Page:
HATE BEGOTTEN OF HATE: Louis Farrakhan and The Nation of Islam
(Part Four in a series on Islam from Forward magazine)
"I looked over Jordan, what did I see, coming for to carry me home? A band of angels coming after me, coming for to carry me home." (old Negro spiritual)
"If in this life only we have hope in Christ, we are of all men the most pitiable." (1 Cor. 15:19)
The Christian belief in an afterlife with Christ has been a source of strength and hope for millions of people from the first century to the present. All Christians have longed for the day when there will be no more death, no more shedding of tears, when sorrow and pain have passed away, and when we no longer see "through a glass darkly" but are with Jesus face to face. As the apostle Paul said, "For to me, to live is Christ, and to die is gain" (Phil. 1:21).
But Christianity is not simply an other-worldly hope with no thoughts of the present. The apostle Paul went on to declare: "Nevertheless to remain in the flesh is more needful for you" (v.23). Thus the Christian faith is concerned with both our life here and with our eternal life with God after our work here has been completed.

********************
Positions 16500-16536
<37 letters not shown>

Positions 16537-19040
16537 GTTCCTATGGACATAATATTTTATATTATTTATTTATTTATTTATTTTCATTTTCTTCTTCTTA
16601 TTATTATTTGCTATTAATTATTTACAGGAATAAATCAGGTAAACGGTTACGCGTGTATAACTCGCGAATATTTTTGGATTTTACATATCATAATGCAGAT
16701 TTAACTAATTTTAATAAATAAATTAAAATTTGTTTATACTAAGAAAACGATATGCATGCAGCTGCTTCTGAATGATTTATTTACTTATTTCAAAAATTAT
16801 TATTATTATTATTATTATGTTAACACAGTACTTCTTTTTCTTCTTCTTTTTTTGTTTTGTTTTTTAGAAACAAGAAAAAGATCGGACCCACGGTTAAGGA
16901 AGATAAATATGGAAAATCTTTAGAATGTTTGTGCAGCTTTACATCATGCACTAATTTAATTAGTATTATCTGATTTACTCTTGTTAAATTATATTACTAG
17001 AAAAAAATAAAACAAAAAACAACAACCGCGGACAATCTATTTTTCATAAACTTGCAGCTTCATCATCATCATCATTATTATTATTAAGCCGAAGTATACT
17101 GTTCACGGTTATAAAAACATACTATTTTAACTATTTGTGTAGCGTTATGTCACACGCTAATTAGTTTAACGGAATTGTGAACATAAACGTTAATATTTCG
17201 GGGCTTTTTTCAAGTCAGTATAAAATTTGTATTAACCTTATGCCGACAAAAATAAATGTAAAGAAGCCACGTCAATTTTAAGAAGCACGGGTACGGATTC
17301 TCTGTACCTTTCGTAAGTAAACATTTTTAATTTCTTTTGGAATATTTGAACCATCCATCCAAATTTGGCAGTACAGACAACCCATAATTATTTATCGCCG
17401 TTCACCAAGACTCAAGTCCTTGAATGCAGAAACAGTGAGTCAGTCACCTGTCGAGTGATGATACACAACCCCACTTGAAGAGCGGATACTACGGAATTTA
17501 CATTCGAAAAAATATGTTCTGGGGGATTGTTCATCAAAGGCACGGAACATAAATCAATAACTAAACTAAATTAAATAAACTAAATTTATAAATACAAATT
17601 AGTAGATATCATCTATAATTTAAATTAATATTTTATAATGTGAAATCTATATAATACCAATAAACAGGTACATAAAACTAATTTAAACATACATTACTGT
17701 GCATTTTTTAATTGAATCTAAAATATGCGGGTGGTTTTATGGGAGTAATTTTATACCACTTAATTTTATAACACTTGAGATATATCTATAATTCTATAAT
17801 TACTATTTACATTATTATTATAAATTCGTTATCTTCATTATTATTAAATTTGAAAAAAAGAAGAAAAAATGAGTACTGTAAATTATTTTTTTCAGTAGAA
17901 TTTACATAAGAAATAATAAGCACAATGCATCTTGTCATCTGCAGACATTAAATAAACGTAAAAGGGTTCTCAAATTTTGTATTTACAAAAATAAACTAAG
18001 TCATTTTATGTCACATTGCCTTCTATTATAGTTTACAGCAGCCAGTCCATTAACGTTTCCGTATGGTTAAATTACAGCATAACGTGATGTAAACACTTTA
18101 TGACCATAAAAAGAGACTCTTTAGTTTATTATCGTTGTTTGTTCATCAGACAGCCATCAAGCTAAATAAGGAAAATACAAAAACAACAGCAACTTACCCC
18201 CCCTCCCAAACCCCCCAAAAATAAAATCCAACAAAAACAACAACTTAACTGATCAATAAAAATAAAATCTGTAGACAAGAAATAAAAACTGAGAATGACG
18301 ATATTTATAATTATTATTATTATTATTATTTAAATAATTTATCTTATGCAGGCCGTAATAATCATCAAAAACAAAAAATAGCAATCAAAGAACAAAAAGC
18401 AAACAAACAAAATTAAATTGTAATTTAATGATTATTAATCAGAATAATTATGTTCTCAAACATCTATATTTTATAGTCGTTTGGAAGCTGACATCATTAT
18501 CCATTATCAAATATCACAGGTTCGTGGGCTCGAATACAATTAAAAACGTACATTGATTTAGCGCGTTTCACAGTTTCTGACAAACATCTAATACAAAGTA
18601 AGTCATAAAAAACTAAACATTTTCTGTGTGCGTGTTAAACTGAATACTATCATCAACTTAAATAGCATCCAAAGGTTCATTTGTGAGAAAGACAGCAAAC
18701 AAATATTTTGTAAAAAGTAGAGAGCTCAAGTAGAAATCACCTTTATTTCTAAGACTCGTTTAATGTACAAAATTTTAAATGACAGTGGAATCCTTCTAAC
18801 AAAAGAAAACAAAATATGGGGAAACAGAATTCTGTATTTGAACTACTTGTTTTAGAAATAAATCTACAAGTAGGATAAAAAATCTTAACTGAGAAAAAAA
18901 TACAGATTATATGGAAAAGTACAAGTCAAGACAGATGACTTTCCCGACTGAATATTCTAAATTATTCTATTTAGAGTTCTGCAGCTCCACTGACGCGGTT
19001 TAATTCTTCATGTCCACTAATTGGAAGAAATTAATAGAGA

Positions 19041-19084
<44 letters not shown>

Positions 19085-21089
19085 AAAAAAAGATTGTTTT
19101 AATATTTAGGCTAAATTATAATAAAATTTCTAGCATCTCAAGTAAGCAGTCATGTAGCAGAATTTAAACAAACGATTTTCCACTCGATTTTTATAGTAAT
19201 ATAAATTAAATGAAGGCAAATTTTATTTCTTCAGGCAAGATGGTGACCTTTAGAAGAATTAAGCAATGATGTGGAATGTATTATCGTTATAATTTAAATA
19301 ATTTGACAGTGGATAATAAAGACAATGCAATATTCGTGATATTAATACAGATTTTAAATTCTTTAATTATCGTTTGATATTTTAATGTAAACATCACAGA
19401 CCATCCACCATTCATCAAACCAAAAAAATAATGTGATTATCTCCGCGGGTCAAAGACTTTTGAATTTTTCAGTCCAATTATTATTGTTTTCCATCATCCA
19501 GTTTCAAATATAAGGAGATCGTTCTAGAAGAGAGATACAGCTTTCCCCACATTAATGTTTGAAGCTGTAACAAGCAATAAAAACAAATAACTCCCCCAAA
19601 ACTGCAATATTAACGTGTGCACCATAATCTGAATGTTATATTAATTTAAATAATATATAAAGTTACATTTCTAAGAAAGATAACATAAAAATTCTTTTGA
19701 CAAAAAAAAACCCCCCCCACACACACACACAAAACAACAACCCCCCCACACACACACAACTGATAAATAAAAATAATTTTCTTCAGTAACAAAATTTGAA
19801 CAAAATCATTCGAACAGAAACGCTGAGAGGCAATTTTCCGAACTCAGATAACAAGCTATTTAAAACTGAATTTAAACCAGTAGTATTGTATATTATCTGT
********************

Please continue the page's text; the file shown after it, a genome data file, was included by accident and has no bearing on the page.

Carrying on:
In America a movement has arisen challenging Christianity; indeed, arising largely because of the church's failure to meet the "this-worldly" needs of some of the poorest in this land. It is a religion solely interested in the affairs of this life and the physical betterment of its people. It is a faith based on racism and hate which expects that all of its enemies will soon be destroyed, and that its members will then rule the world. And it is rapidly gaining an ear among many of the afflicted and downtrodden in this country who have waited too long to see justice and equality become a reality for them; who have often heard that "all men are created equal" but have rarely seen this principle applied. Its name is the Nation of Islam and its leader is Minister Louis Farrakhan.